TABANG vs. GACOTT

Posted: April 8, 2017 in case digests, legal ethics, PALE, Uncategorized
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TABANG vs. GACOTT
A.C. No. 6490 July 9, 2013
By: Karen P. Lustica

FACTS:
Lilia Tabang intended to purchase a total of thirty (30) hectares of
agricultural land. Judge Gacott noted that under the government’s
agrarian reform program, Tabang was prohibited from acquiring vast
tracts of agricultural land as she already owned other parcels. Thus,
Judge Gacott advised her to put the titles of the parcels under the
names of fictitious persons.
Lilia Tabang was able to purchase seven parcels and obtained the
corresponding Transfer Certificates of Title (TCT) under the names of
fictitious persons.
Complainants decided to sell the seven parcels as they were in need of
funds for their medication and other expenses. Claiming that he would
help complainants by offering the parcels to prospective buyers,
respondent Glenn Gacott borrowed from Lilia Tabang the TCTs covering
the parcels.
Respondent then told the complainants that he had lost all seven titles.
Upon learning that Lilia Tabang had filed a new set of petitions,
respondent executed several documents that included revocations of
SPAs and various affidavits of recovery purportedly signed by the
parcels’ (fictitious) owners. Respondent then caused the annotation of
these documents on the TCTs of the seven parcels.
Also, respondent caused the publication of notices where he
represented himself as the owner of the parcels and announced that
these were for sale. Later, respondent succeeded in selling the seven
parcels.
Alleging that respondent committed gross misconduct, dishonesty, and
deceit, complainants filed their complaint directly with the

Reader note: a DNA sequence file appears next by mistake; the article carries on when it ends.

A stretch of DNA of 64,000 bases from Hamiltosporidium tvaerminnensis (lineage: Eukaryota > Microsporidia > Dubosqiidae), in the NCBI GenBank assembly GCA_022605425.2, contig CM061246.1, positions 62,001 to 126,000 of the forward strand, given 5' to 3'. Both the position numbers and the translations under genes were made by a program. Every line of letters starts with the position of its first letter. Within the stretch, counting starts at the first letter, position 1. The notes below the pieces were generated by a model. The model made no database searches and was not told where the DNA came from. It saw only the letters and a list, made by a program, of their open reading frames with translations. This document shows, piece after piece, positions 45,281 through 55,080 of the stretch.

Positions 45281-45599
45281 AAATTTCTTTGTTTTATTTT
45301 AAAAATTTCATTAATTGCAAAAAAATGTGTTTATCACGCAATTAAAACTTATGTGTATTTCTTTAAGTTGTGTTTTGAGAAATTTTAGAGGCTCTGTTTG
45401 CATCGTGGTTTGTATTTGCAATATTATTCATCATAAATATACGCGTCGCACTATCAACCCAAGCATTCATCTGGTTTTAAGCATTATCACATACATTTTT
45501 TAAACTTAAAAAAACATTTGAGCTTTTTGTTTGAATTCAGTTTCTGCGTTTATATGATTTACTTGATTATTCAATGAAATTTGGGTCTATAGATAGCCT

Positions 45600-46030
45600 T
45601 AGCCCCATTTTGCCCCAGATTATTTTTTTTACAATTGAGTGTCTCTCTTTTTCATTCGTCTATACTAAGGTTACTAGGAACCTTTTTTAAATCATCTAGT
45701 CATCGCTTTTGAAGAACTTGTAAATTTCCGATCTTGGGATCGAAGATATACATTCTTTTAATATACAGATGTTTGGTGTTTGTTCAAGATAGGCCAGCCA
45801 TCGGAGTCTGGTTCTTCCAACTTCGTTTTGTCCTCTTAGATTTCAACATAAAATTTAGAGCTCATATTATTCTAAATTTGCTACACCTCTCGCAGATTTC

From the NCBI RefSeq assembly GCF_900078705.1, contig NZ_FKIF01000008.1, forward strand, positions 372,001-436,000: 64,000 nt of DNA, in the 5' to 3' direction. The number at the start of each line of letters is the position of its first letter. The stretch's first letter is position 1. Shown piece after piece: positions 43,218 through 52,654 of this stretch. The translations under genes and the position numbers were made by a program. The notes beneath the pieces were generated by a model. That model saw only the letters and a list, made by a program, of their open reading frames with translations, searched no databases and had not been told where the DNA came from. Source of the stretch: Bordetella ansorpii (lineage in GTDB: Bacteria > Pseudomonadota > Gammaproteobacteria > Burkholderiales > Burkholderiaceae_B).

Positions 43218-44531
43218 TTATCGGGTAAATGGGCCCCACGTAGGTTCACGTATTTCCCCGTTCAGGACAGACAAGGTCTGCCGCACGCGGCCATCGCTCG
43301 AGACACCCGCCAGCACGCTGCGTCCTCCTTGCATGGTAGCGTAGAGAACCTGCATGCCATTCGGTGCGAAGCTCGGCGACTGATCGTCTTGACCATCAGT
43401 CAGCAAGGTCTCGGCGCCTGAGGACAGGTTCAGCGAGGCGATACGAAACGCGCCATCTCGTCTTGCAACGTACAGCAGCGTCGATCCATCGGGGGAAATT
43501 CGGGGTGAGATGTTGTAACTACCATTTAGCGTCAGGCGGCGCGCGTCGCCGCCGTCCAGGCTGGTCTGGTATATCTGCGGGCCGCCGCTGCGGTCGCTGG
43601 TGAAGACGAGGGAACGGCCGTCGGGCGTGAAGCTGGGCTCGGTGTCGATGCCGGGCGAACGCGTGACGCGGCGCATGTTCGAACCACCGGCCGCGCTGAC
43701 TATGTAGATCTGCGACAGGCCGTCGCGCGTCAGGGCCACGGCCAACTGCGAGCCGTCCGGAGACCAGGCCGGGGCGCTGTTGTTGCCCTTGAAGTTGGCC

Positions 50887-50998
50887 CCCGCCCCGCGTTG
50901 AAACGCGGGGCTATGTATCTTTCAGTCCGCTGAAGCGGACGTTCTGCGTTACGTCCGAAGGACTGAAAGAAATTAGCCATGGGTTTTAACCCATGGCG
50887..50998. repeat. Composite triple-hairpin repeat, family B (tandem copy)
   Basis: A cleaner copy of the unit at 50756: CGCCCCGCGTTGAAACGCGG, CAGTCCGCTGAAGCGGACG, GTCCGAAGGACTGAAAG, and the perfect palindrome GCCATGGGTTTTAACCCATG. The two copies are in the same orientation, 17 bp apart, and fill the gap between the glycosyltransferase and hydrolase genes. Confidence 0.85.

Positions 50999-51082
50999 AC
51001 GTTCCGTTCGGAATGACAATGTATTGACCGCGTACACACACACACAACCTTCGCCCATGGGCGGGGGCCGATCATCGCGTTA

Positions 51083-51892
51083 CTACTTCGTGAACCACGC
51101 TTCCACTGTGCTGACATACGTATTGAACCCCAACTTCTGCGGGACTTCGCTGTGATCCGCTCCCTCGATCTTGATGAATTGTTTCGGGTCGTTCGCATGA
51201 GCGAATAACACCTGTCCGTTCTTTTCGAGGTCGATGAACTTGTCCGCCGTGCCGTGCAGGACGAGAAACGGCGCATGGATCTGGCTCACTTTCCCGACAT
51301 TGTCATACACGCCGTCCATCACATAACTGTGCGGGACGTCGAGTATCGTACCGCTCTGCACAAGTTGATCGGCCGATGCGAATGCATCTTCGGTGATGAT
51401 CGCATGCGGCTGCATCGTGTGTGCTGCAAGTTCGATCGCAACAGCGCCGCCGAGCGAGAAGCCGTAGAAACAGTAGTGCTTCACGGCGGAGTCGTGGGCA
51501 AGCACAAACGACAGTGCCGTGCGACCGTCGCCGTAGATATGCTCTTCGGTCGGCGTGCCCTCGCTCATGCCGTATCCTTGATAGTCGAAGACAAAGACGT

Integrated Bar of the Philippines.

ISSUE:
WON Gacott should be disbarred.

HELD:
YES.

RATIO:
After a careful examination of the records, the Court concurs with and
adopts the findings and recommendation of Commissioner Limpingco and
the IBP Board of Governors. It is clear that respondent committed
gross misconduct, dishonesty, and deceit in violation of Rule 1.01 of
the CPR when he executed the revocations of SPAs and affidavits of
recovery and in arrogating for himself the ownership of the seven (7)
subject parcels.
While it may be true that complainant Lilia Tabang herself engaged in
illicit activities, the complainant’s own complicity does not negate,
or even mitigate, the repugnancy of respondent’s offense. Quite the
contrary, his offense is made even graver. He is a lawyer who is held
to the highest standards of morality, honesty, integrity, and fair
dealing. Perverting what is expected of him, he deliberately and
cunningly took advantage of his knowledge and skill of the law to
prejudice and torment other individuals. Not only did he countenance
illicit action, he instigated it. Not only did he acquiesce to
injustice, he orchestrated it. Thus, We impose upon respondent the
supreme penalty of disbarment.
Under Rule 138, Section 27 of the Rules of Court (Rules), a lawyer may
be disbarred for any of the following grounds:
deceit;
malpractice;
gross misconduct in office;
grossly immoral conduct;
conviction of a crime involving moral turpitude;
violation of the lawyer’s oath;
willful disobedience of any lawful order of a superior court; and
willfully appearing as an attorney for a party without authority to do so.
It is established in Jurisprudence that disbarment is proper when
lawyers commit gross misconduct, dishonesty, and deceit in usurping
the property rights of other persons.
In this case, complainants have shown by a preponderance of evidence
that respondent committed gross misconduct, dishonesty, and deceit in
violation of Rule 1.01 of the CPR.
DISPOSITION: Respondent ATTY. GLENN C. GACOTT, having clearly violated
the Canons of Professional Responsibility through his unlawful,
dishonest, and deceitful conduct, is DISBARRED and his name ordered
STRICKEN from the Roll of Attorneys.

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